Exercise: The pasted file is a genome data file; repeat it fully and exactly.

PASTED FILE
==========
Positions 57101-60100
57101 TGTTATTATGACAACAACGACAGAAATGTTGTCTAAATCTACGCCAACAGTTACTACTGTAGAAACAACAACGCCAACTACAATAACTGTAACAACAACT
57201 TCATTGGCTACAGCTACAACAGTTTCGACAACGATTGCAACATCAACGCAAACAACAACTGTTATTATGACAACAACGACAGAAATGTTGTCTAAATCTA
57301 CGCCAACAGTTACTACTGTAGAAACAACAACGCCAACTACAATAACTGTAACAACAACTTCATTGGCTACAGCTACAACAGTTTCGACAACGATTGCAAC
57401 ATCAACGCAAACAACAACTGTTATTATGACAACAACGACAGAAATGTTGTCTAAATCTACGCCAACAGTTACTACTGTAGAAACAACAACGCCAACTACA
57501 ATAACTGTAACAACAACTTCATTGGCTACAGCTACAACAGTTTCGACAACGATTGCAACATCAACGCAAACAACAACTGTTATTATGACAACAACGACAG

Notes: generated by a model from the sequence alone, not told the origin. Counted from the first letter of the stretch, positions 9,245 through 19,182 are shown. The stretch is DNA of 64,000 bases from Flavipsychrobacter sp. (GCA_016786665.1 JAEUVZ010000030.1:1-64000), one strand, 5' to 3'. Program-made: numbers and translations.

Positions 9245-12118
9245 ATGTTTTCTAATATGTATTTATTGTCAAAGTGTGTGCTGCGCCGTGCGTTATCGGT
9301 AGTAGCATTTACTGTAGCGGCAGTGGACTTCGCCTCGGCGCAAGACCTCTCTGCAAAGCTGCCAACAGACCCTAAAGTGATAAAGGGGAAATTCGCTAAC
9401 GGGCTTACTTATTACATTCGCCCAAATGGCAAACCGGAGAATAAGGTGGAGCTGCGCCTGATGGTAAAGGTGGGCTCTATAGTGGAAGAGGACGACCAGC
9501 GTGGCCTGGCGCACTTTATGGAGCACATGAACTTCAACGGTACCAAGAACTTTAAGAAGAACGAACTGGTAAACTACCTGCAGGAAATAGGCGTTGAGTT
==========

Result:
Positions 57101-60100
57101 TGTTATTATGACAACAACGACAGAAATGTTGTCTAAATCTACGCCAACAGTTACTACTGTAGAAACAACAACGCCAACTACAATAACTGTAACAACAACT
57201 TCATTGGCTACAGCTACAACAGTTTCGACAACGATTGCAACATCAACGCAAACAACAACTGTTATTATGACAACAACGACAGAAATGTTGTCTAAATCTA
57301 CGCCAACAGTTACTACTGTAGAAACAACAACGCCAACTACAATAACTGTAACAACAACTTCATTGGCTACAGCTACAACAGTTTCGACAACGATTGCAAC
57401 ATCAACGCAAACAACAACTGTTATTATGACAACAACGACAGAAATGTTGTCTAAATCTACGCCAACAGTTACTACTGTAGAAACAACAACGCCAACTACA
57501 ATAACTGTAACAACAACTTCATTGGCTACAGCTACAACAGTTTCGACAACGATTGCAACATCAACGCAAACAACAACTGTTATTATGACAACAACGACAG

Notes: generated by a model from the sequence alone, not told the origin. Counted from the first letter of the stretch, positions 9,245 through 19,182 are shown. The stretch is DNA of 64,000 bases from Flavipsychrobacter sp. (GCA_016786665.1 JAEUVZ010000030.1:1-64000), one strand, 5' to 3'. Program-made: numbers and translations.

Positions 9245-12118
9245 ATGTTTTCTAATATGTATTTATTGTCAAAGTGTGTGCTGCGCCGTGCGTTATCGGT
9301 AGTAGCATTTACTGTAGCGGCAGTGGACTTCGCCTCGGCGCAAGACCTCTCTGCAAAGCTGCCAACAGACCCTAAAGTGATAAAGGGGAAATTCGCTAAC
9401 GGGCTTACTTATTACATTCGCCCAAATGGCAAACCGGAGAATAAGGTGGAGCTGCGCCTGATGGTAAAGGTGGGCTCTATAGTGGAAGAGGACGACCAGC
9501 GTGGCCTGGCGCACTTTATGGAGCACATGAACTTCAACGGTACCAAGAACTTTAAGAAGAACGAACTGGTAAACTACCTGCAGGAAATAGGCGTTGAGTT